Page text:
I slinked out of the room, carefully sliding the latch home as I brought the door back into its eggshell frame. In my own room, I quickly changed into the warmest clothes I owned- a pair of thick corduroy trousers, green, and a nice dark-grey woollen coat my father had bought me the last Christmas before he died. Finally, I went downstairs, sought out the green rubber boots that sat in a cobwebbed cupboard by the door, and stepped out into the crisp coldness.
It was only when I was outside, stomping around in the fresh blank ground, that I realised I had no idea what to do with the door- without a key, it was impossible to work from the outside, and my mother kept the key in her room with her. There was no way I was going to risk finding that- just standing at the door had nearly paralysed me with fear, let alone going in there- so instead I decided to just pull the door to and walk off into the snow.
I reached the end of the path when I heard the voice behind me.
“You’re letting all the heat out, Iain.”
For a second, I froze, but just for a second, and then the tears came. I didn’t dare turn around, the Monster had woken.
“Come back inside, and you have nothing to fear. Do it, you little shit.” The final word of my Mum’s sentence had a little bite to it, belying the rage that was on its way. I shook my head.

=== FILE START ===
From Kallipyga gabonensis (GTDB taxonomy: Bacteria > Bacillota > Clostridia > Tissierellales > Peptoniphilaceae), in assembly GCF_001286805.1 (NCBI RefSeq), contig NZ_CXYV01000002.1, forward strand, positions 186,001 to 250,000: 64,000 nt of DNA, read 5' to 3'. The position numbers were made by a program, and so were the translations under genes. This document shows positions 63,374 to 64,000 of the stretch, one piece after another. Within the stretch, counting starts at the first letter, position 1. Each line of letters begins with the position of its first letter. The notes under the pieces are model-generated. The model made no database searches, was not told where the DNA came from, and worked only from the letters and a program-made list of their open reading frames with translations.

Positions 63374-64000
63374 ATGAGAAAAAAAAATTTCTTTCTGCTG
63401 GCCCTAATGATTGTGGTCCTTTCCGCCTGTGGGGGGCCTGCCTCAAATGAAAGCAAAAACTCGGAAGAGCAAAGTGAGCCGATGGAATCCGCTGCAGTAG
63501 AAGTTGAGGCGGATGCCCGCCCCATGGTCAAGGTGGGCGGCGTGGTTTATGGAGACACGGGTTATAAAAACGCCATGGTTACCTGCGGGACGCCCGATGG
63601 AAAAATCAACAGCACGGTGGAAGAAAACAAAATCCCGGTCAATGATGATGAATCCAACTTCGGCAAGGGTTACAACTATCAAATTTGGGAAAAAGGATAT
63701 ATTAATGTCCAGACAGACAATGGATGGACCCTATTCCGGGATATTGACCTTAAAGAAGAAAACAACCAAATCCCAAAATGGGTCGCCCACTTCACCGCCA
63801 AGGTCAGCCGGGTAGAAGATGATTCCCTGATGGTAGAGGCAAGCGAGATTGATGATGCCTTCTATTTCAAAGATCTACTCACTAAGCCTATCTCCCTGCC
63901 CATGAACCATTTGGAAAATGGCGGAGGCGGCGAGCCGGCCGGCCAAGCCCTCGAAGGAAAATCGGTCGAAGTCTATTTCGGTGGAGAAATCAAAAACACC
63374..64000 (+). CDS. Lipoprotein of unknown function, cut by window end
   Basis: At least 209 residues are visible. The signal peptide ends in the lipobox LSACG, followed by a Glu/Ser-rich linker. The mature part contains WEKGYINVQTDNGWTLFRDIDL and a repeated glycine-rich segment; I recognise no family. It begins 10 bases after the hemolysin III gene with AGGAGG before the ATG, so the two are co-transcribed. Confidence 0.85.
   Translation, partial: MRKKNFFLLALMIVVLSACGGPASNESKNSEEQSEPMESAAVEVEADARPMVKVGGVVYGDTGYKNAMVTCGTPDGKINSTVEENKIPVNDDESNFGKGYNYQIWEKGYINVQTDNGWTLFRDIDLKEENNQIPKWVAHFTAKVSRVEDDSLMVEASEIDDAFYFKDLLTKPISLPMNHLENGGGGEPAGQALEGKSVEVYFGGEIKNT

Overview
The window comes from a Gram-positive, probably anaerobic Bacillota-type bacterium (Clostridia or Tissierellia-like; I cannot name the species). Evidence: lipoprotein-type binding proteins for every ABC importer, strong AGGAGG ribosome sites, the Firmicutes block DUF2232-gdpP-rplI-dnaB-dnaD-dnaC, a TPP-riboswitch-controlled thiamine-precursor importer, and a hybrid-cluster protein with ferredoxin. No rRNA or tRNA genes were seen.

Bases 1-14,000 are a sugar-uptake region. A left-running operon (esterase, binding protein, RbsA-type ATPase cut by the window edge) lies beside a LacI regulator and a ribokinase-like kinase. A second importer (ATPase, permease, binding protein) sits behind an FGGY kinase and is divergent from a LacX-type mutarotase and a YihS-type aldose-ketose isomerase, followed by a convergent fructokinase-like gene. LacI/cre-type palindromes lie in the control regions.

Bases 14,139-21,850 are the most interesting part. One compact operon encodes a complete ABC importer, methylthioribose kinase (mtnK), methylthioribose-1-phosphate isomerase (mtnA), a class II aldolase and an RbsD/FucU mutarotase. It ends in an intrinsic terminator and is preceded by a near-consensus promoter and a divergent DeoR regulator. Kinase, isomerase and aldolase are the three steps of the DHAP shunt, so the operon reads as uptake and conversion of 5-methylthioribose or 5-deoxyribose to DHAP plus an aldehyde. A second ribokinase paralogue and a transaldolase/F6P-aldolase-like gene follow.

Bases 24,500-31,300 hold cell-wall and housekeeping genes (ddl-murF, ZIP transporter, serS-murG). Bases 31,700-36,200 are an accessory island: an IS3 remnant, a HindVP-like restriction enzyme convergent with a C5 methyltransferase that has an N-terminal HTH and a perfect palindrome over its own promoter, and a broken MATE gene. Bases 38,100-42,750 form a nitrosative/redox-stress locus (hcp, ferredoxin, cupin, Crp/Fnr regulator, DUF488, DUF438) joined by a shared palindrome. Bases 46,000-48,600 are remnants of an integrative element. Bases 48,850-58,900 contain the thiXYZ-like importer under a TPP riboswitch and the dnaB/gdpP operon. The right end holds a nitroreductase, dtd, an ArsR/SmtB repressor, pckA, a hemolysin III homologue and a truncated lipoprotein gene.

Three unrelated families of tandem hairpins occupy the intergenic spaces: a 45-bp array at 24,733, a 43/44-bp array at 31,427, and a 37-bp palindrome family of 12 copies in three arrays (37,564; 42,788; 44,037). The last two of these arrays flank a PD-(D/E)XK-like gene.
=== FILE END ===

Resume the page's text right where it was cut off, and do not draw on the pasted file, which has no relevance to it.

“No. No, you’ll hurt me again.”
“I won’t hurt you, honey, I’m your mother. The Monster will though, if you stay out there.”
“The Monster?” I was quaking now. I had no idea that my mother knew that was what we called her. I remember the not-so irrational idea that she had just heard Sally call her that a couple of minutes before, and the icy terror that that struck into me entirely set apart from the frozen grip of the snow.
“Yes, the Monster. Come on, turn around and walk back inside, he’s out there, searching for you. Come back into the warm.”
My little heart was pulsing so hard I thought I’d crack a rib. Slowly, being careful not to slip on the ground I’d just flattened, I looked at my mother, standing in the doorway, surrounded by the halo of light spewing out of a lampshade that had been in place since before I was born. I took a tentative step forwards.
“Uh oh, Iain!” my mum gasped in an exaggerated pantomime way. Her face maintained a neutral expression even as she spoke. “The Monster has found you!”